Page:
Brazil: The Poor Have Much to Gain from Protecting Endangered Species

Saving endangered species like pandas, gorillas and tigers helps reduce poverty and improve the lives of local communities, according to a new World Wildlife Fund report just released in Brazil.

Now as the eighth Conference of the Parties to the Convention on Biological Diversity (CBD) opens in Curitiba, Brazil, WWF urges the CBD and member governments to integrate species conservation work into efforts to alleviate poverty.

"Now’s the time to recognize the strong connections between sustainable economic development, a healthy environment, and successful species conservation," said Ginette Hemley, vice president for species conservation, World Wildlife Fund.

"WWF’s new report provides clear evidence that when endangered species benefit, people also benefit."

By examining six projects in Africa, Latin America and Asia, the new report shows that WWF’s work to save endangered wildlife helps eradicate poverty and hunger, as well as promote sustainable and fair development in rural areas.

"Problems that threaten species like the destruction of habitats and natural resources often contribute to poverty," said Hemley.

Conservation and sustainable management of species and their habitats means better protection of forest, freshwater and marine habitats.

As a result, the rural poor who depend on these areas have more access to the goods and services they provide. Incomes increase and access to fresh water, health, education and women’s rights often also improve.

According to the report, some ecotourism projects based on the observation of species in the wild – such as marine turtles, pandas and mountain gorillas – generate significant amounts of money for communities. Applying knowledge of species movements in and across habitats can help implement such sustainable land-use planning.

For example, in Tortuguero, Costa Rica, live turtles are worth more to the local economy than turtle meat and eggs ever were. The community strongly supports conservation measures to promote ecotourism, and both turtle and tourist numbers have climbed over the past 30 years.

Community forestry efforts in parts of Nepal have led to the restoration of vital habitat corridors for the survival of tiger populations living there. WWF is helping local people to manage and directly benefit from these forest resources.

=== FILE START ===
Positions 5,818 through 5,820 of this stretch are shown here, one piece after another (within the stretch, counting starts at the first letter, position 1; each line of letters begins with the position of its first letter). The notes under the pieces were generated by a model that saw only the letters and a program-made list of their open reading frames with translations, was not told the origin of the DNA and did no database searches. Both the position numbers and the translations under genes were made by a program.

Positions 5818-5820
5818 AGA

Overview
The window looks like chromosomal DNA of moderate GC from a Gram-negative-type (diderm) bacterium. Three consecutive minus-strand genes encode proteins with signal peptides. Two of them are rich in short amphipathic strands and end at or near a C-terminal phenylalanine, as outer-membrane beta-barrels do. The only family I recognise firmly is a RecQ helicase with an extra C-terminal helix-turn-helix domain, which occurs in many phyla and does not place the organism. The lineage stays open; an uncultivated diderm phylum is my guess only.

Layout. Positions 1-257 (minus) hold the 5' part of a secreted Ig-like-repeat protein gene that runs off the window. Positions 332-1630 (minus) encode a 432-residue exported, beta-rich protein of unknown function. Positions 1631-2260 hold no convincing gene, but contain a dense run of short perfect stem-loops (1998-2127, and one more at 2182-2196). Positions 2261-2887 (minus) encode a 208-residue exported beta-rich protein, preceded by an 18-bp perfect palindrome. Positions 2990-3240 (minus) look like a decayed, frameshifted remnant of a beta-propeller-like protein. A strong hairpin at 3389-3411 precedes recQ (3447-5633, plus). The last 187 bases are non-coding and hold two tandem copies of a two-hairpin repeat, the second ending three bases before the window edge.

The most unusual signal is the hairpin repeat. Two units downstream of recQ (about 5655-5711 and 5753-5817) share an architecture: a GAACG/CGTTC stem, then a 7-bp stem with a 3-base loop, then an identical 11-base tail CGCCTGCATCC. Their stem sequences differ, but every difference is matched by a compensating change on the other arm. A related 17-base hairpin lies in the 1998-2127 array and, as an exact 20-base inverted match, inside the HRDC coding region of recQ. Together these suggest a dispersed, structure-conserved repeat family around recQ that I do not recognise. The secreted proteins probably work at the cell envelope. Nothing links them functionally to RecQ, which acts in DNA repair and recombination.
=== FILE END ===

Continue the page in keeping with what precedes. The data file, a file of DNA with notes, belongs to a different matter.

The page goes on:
According to the report, groups of community forest users can earn US$ 4,760 annually in a nation where the per capita income is roughly US$ 250.

In the Indian village of Farida, a WWF awareness-raising program aimed at conserving the rare Ganges river dolphin helped the community to address critical basic needs such as clean water. After five years, the number of families below the poverty line significantly declined.

The report further shows that more than 60 percent of people living around Uganda’s Bwindi Impenetrable National Park, which protects the habitat of the endangered mountain gorilla, feel they benefit economically and socially from the forests.

Other examples show that, in China, illegal and damaging activities in forested panda reserves declined when communities gained alternative sources of income, such as farming and animal husbandries supported by WWF.

In Namibia, the creation of conservancies, where communities are jointly managing their wildlife resources, has resulted in better wildlife management, increased wildlife populations, ecotourism development and increased profits in community-owned enterprises.

World Wildlife Fund is the largest conservation organization in the world. For 45 years, WWF has worked to save endangered species, protect endangered habitats, and address global threats such as deforestation, overfishing, and climate change.

Known worldwide by its panda logo, WWF works in 100 countries on more than 2,000 conservation programs. WWF has 1.2 million members in the United States and nearly 5 million supporters worldwide.

World Wildlife Fund – www.worldwildlife.org

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